There’s no better way to inject a badly needed dose of energy and hope into a team that has grown accustomed to losing than a midseason coaching change.

The jolt usually doesn’t last long. But while it does, it can be a powerful force.

I get it.

But even that doesn’t explain or excuse what Pittsburgh allowed Georgia Tech to do to it Saturday.

Less than a month after entertaining legitimate hopes for a spot in the College Football Playoff, the Panthers were relegated to next to last in the ACC Coastal Division by losing at home, by a wider margin than the 26-21 final score indicates, to a team so bad that coach Geoff Collins and athletics director Todd Stansbury were showed the door after only 4 games.

Take nothing away from the Yellow Jackets. They played their behinds off for interim coach Brent Key and put together by far their best effort of the season.

They also got plenty of help from the reigning ACC champions, who entered the game as a 22-point favorite.

Pitt gave new meaning to the phrase “charity begins at home” by turning the ball over 3 times, twice on fumbles by running back Vincent Davis and once on an interception thrown by quarterback Kedon Slovis, while committing 12 penalties for 75 yards.

Even with all that, it still took the Yellow Jackets until early in the 4th quarter to score their 1st touchdown. By the time a Panthers offense that outgained Georgia Tech 411-334 finally stopped self-destructing, it was too late.

While the stunning loss in its ACC opener dropped Pitt to 3-2 overall and out of the national rankings, it happened early enough that there’s still time to recover just as it did last year after an equally mystifying loss to Western Michigan.

First, though, coach Pat Narduzzi and his staff will have to fix what’s wrong with their stumbling team. That is, once they determine where to start.

Whether it’s injuries, scheme or execution, the Panthers haven’t looked like the same team since the 2nd half of their overtime loss to Tennessee on Sept. 10.

“Our knowledge, our details have got to get better,” Narduzzi said Monday at his regular weekly media availability. “You see the tiny little details that are hard to see on video tape for the normal eye, we have to clean those up.

“In the game of football, if one guy doesn’t do it the right way and you have 10 guys that are busting their tails, doing everything right – defense, offense, special teams – good things don’t happen.”

At least the defense, which was projected to be among the best in the ACC, has had a good excuse for its early shortcomings and is starting to come together with the return of defensive linemen Deslin Alexandre and Habakkuk Baldonado, along with cornerback Marquis Williams, to the lineup.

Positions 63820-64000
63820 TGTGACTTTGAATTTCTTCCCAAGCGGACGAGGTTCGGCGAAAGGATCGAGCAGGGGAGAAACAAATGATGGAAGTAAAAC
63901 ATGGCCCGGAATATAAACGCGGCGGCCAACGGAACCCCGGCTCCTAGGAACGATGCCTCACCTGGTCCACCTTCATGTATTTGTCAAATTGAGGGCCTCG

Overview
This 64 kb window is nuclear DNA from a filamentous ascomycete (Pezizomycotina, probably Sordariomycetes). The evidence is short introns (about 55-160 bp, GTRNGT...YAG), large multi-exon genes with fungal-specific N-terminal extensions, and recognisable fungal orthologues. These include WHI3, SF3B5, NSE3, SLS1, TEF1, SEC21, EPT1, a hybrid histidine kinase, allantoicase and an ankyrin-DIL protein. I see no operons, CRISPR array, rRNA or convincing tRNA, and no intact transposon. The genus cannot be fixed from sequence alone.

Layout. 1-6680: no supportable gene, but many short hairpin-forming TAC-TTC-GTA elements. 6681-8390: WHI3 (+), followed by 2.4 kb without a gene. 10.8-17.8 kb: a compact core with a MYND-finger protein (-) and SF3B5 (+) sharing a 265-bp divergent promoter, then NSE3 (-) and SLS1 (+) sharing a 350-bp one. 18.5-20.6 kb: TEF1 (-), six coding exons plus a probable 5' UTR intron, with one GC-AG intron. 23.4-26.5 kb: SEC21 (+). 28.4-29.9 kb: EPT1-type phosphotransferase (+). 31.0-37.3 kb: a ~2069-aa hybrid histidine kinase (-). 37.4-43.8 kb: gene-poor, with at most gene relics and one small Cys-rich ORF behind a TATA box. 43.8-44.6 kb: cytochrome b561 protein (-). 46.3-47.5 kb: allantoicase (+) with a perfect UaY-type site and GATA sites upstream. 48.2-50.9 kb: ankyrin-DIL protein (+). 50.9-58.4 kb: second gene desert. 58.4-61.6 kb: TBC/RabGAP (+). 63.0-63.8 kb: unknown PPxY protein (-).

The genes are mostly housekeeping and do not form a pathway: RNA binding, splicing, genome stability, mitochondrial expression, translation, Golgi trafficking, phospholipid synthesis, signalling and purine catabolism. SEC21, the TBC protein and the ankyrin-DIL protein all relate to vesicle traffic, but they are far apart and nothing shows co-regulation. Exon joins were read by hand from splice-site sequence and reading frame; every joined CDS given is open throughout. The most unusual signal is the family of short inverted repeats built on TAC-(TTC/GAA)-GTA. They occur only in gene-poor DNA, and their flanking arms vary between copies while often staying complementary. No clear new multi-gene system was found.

Injuries, including those that sidelined both starting quarterback Slovis and his backup Nick Patti, the running back tandem of Israel Abanikanda and Rodney Hammond and wide receiver Jared Wayne for at least a game each, have played a role on offense as well.

But as the turnovers and penalties against Georgia Tech suggest, there’s more askew than just the absence of several key players.

In a poll taken by the website this week asking readers to pinpoint the offense’s biggest problem, 38% of those responding paced the blame on the play-calling of new offensive coordinator Frank Cignetti Jr. The 2nd choice at 32% was poor offensive line play, followed at 22% by quarterback play and 8% by a lack of playmakers at wide receiver.

In truth, the right answer probably is all of the above.

While Slovis has been serviceable, ranking 3rd in the ACC behind only North Carolina’s Drake Maye and Wake Forest’s Sam Hartman in passing yards per game at 249.3, he’s only 7th in passing efficiency. And he hasn’t shown the same kind of downfield ability as his predecessor Kenny Pickett, who now is in the NFL.

Some of that might have to do with the combination of Cignetti’s heavy reliance on the ground game, the disappointing line play and a receiving corps that misses NIL free-agent departure Jordan Addison than Narduzzi wants to admit.

The good news for the Panthers is they play in the Coastal Division, where preseason favorite Miami is experiencing issues of its own, rather than having to chase down Clemson in the much more challenging Atlantic.

With upcoming games against ACC divisional bottom feeders Virginia Tech and Louisville sandwiched around an open date, the schedule should be conducive to a quick recovery.

Just as long as they can clean up the mess they made against Georgia Tech. And they don’t get blindsided again by another midseason coaching change.